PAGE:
Beyond the beaches... | Daily News

Beyond the beaches...

Francina van Reede could not bear to see her unfaithful husband desert her by sea. She decided to throw herself off the rock. With that attempt fallen flat, the Dutch official’s daughter went on to marry for a second time eight years later. Her father erected a pillar to remember the incident.

So goes the background narrative of the Lovers’ Leap famously nestled in the premises of Koneswaram Kovil, Trincomalee. Photographing the Lovers’ Leap in a perfectly proper angle turns out to be the hardest task under the harsh sun that bears down on the Koneswaram Kovil’s sand at daytime.

The kovil is said to have existed even before the arrival of Prince Vijaya. The history has it that Indian Pallava, Chola and Pandya kings had contributed to the upbringing of this religious site.

The Koneswaram temple is believed to have been a major religious shrine since before the arrival of Prince Vijaya 2500 years ago. The Internet’s celebrated encyclopaedia, Wikipedia, tells us that this shrine was demolished by the Buddhist King Mahasena, who ‘built a Buddhist temple and Dagoba in its place’, but cites no reference to support the fact. Located close by is the Swami Rock, another name for Lovers’ Leap, which has adorned the folklore of the city.A folktale elsewhere has two devoted lovers make a leap from atop the mountain, to be rescued by a Swami.

Koneswaram Kovil is synonymous with Trincomalee. The name rings a bell to any tourist, be it local or foreign, owing to its amazing waterfronts. The waterfronts are now the centre of attraction. The same cynosure was subject to attacks over the centuries in myriad forms. Following the South Indian entrance, the spot became a target for the colonial masters beginning from the Portuguese through the Dutch and then to the British.

Trincomalee simply explains why Sri Lanka deserves a visit. It accommodates a world-class natural harbour. The city has its own account of history chronicled down in the text.

The long and empty stretch of Trincomalee road passing Habarana may give you the creeps at times. And that is not without a justifiable reason. The high voltage wires issue the first warning. The fence meant to keep the elephants away indicates the vulnerability of the mighty human. An elephant may appear from nowhere and fence out the vacant thoroughfare. The road is shiny under the scorching sun. Unless you are a non-native fond of getting a tan, walking down may not be the best idea.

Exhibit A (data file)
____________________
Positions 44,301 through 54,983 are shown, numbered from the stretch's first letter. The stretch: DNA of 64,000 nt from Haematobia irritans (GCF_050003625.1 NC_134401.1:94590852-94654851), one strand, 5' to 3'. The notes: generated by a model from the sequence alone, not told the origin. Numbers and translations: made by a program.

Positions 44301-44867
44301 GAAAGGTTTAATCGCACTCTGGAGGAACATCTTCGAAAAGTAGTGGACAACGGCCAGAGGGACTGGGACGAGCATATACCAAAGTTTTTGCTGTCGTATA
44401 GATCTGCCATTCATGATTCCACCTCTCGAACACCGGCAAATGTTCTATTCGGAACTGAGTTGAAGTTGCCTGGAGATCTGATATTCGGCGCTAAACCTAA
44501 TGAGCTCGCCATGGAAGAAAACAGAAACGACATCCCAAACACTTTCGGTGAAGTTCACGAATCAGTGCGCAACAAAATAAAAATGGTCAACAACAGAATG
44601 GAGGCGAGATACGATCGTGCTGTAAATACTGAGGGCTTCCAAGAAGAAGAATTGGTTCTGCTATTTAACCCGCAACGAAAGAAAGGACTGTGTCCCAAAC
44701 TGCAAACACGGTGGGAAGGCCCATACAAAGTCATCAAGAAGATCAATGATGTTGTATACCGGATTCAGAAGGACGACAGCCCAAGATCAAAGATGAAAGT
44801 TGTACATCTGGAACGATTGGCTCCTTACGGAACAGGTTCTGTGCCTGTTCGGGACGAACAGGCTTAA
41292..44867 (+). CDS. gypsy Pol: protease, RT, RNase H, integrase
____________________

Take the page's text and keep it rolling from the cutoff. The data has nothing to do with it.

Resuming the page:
The hemisphere like no other offers endless opportunities for water-sport enthusiasts. Just be careful about the prices. Those with pale skin and alien Sinhalese accent must be extra careful, as they will be charged exorbitantly. Some stalls perched ubiquitously along the Nilaveli beach are notorious for such acts. Worse, every single item is charged. Safety is hardly a concern for these money-laundering agents. Pigeon Island is the area for snorkelling and diving, but you need to be mindful of the prices.

Some cadjan hut fences were embellished with palm leaves, giving you the feel of being in Jaffna, still miles away. Unattended shrine rooms, roofless houses, cows grazing all alone, dust spewing roads, burnt wood, cracked rocks still reign the area.

War cemetery, Fort Frederick, hot springs and Navy Museum aside, the eastern province is home to many religious shrines belonging to two mainstream religions: Buddhism and Hinduism. En route, do not forget to distract yourself a few kilometres to witness the world’s largest stone statue. The statue is located at Monaragala Piriven Vihara, Rambadagalla. And then the Welgam Vehera rising from the ashes of the terrorist attacks. Miracles abound the temple, as no bomb blast could claim its Bodhi tree.

The region looks forward to your exploration. But do not forget your essentials. Have a big canteen of water in your backpack or the dickey. Extra batteries or power bank will be an added advantage as data reception is fully functional in this area.

Read the sky deep into the night. Rise early to witness the daybreak sneak over the horizons with its large golden plate - sunrise, that is - and saffron rays that ring the sun add yet another blissful moment.

Pictures by Chinthaka Alahakoon


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